Thursday, February 15, 2007

The Nativity story

Matthew's Nativity is charming and frightening... but it's a Jewish myth

By Géza Vermes

December 19, 2004

When we speak of the Nativity story, we speak, in essence, of the account in St Matthew's Gospel. The virgin birth, Joseph's dream, the star, the Wise Men and their gifts, the flight to Egypt, and Herod's slaughter of the innocents: all these elements are drawn from Chapters 1 and 2 of the first Gospel. Only the adoration of the shepherds and the birth in the manger are missing - these staples of the tale being supplied by St Luke.

St Matthew's account of the Christmas story, like a child's fairy tale, consists of an admixture of the charming and the frightening. The sweet image of the baby cared for by the Virgin Mary, greeted by angels, and visited by the Magi - magicians in pursuit of a miraculous star - is followed by menace. The bloodthirsty Herod enters the fray, informed of Jesus's birth by the Magi, and advised by the interpreters of what we have come to call the Old Testament ("the chief priests and scribes"), sages who identify the place where the new king of Israel is to be found.

To rid himself of a potential rival, Herod lets loose his cruel soldiers on the infants of Bethlehem. They all perish - except the child whom Herod actually fears. Joseph, warned by a dream, carries Jesus to safety in Egypt - where, centuries before, the very existence of the Jewish people had nearly been brought to an end by Pharaoh. Yet another dream, and Joseph is told by "an angel of the Lord" that he can take Mary and Jesus back to the Holy Land.

This account of Jesus's birth is missing entirely from the Gospels of Mark and John, and appears in a radically different form in Luke, where there is no mention of a star, wise men or Herod, nor of the murder of the innocents and Jesus's escape to Egypt. The question, then, is: what are the true origins of St Matthew's account, which have proved so extraordinarily influential in Christian civilisation?

To answer this, we have to examine Biblical sources and Jewish folklore. Dreams, for instance, play an essential part in Matthew's account of the Nativity. Joseph discovers by means of a vision that the pregnancy of Mary is miraculous - "that which is conceived in her is of the Holy Ghost" - in fulfilment of a prophecy by Isaiah.

According to the prophet, a child called "Emmanuel" would be born of a virgin. The crucial point here is that Matthew is quoting the Greek translation of Isaiah: "Behold a parthenos [virgin] shall conceive and bear a son and shall call his name Emmanuel." But Isaiah wrote in Hebrew, not in Greek, and in the Hebrew Bible, the mother of Emmanuel is not a virgin - the Hebrew for this would be betulah - but a young woman, almah, already pregnant. She is to give birth to a son, Immanu El, meaning "God is with us"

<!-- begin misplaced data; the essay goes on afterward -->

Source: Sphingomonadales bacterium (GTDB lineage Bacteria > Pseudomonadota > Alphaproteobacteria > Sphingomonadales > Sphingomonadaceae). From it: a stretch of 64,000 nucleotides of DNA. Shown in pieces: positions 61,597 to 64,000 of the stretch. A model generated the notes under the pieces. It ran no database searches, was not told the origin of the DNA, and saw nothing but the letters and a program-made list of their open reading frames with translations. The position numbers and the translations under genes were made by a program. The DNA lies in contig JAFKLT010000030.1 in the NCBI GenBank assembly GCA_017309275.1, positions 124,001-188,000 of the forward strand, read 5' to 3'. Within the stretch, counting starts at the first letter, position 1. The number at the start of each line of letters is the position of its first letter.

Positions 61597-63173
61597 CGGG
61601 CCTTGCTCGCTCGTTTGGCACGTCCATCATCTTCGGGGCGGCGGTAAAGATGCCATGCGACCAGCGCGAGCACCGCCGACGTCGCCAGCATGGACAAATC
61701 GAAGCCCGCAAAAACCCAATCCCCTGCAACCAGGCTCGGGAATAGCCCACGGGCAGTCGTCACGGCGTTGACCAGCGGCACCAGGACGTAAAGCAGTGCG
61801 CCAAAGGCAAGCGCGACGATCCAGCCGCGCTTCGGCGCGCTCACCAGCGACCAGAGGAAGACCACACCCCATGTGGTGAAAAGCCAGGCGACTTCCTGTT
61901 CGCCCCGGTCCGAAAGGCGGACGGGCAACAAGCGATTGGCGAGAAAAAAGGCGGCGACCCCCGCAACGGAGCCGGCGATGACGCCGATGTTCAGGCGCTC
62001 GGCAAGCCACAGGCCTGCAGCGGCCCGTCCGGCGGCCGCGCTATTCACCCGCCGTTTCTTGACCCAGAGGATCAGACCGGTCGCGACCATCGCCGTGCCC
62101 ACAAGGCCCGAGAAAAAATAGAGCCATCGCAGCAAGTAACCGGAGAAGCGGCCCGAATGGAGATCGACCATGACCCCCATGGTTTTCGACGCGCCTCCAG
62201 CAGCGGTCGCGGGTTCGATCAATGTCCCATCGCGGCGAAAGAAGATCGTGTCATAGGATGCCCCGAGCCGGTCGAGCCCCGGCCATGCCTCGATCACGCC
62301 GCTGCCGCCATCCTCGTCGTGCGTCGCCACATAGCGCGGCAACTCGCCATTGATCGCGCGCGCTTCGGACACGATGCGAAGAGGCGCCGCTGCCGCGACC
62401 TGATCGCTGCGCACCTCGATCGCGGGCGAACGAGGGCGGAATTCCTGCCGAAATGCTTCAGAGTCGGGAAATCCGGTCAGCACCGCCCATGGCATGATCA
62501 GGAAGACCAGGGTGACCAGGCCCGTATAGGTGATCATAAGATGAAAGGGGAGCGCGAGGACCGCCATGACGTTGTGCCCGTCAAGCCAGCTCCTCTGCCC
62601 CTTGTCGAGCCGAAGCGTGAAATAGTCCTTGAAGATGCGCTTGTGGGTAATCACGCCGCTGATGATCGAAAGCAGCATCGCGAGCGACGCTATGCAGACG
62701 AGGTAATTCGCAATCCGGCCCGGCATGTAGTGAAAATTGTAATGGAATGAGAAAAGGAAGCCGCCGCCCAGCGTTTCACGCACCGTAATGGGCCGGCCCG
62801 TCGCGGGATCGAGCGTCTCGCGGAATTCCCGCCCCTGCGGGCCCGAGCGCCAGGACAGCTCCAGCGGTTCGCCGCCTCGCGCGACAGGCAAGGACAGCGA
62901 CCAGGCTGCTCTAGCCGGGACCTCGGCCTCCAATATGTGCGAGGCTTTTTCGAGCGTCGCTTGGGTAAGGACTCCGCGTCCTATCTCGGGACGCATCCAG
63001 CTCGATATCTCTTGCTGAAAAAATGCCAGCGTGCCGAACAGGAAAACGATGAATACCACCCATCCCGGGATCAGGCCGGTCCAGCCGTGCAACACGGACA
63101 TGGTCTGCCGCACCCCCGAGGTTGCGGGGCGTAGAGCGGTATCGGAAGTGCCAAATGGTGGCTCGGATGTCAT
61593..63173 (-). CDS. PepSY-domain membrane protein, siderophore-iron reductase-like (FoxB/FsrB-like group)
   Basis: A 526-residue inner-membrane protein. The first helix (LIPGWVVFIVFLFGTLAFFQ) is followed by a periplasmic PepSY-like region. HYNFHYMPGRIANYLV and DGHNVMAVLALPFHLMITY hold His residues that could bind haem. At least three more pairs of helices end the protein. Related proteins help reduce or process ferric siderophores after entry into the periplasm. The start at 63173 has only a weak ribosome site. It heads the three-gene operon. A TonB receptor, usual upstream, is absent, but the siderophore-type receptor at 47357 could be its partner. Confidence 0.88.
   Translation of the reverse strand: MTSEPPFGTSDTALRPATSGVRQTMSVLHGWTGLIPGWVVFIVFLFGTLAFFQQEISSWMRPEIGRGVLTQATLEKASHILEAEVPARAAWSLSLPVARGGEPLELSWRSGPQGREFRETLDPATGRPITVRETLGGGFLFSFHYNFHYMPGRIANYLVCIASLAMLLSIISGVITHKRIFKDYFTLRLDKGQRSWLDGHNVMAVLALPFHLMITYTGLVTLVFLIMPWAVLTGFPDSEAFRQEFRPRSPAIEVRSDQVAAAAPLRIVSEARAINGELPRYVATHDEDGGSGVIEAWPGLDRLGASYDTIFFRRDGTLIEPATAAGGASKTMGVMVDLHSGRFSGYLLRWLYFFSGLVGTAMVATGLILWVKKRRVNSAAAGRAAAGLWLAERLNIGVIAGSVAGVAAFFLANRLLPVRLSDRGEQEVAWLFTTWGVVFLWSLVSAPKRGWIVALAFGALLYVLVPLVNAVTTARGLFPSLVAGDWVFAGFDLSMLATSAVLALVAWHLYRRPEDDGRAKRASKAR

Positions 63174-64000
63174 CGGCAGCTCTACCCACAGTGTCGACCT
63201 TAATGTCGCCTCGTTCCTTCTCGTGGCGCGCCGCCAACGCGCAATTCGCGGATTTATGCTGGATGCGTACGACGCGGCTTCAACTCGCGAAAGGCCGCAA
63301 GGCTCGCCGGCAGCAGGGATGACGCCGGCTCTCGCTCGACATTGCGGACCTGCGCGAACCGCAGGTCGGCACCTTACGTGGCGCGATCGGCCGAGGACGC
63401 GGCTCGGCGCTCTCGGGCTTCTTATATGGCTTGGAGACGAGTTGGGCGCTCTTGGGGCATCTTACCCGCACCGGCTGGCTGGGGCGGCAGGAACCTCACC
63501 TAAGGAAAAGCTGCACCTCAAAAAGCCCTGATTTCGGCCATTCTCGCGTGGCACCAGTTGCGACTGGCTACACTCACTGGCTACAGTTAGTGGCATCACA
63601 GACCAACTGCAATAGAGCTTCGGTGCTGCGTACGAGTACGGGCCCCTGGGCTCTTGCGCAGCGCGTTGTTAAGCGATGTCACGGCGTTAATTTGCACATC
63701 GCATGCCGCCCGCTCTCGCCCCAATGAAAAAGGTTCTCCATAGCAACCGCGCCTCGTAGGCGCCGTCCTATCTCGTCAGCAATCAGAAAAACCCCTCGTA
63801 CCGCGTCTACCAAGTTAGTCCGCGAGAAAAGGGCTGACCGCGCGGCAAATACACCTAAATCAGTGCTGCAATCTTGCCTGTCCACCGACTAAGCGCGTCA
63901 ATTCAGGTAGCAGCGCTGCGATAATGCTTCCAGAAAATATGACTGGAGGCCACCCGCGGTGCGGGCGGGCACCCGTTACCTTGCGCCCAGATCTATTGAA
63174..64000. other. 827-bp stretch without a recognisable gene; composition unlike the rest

Here, the historical context of Isaiah's original words is key: this name - Immanu El - promised divine protection to the inhabitants of Jerusalem during the siege of the city by two enemy kings seven centuries before the birth of Jesus. But the writer responsible for St Matthew's Gospel - which is in Greek - added his own double twist to the Hebrew words of Isaiah, distorting them dramatically in the process. The Gospel author took the translated word parthenos, not in the loose sense of a young girl but strictly as "virgin"; and the name "God is with us" not as a promise of hope but, literally, as a person sharing the nature of the Deity.

It is hard to exaggerate the significance of these changes. Matthew's Gospel was written in about AD 80-90 for Christians who were not of Jewish provenance - that is, Gentiles who had no knowledge of Isaiah's original Hebrew. For them, the passage announced, unambiguously, the fulfilment of an ancient prophecy: the miraculous birth of a divine being. But the prophet himself and readers of his original Hebrew sentence regarded it as a quite specific allusion to the historical circumstances of Isaiah's age - and would have found its mutation in Greek into one of the foundations of Christian doctrine quite baffling.

Matthew's Christmas narrative also refers to the providential escape of Jesus from Herod's murder plot. Here, the Evangelist did not need to cite Biblical authorities such as Isaiah. Herod's record of atrocities was a matter of common knowledge. He was responsible for putting to death his favourite wife, three of his sons, his brother-in-law, his uncle, as well as his mother in law and her father, together with countless other Jews. He was certainly capable of murdering small children.

This part of the story is historically plausible, therefore. However, there are good reasons, based on close analysis of Jewish tradition, to suppose that St Matthew's claim is a variant on a powerful tradition rather than a literal historical claim: a generic story, so to speak, rather than a specific one.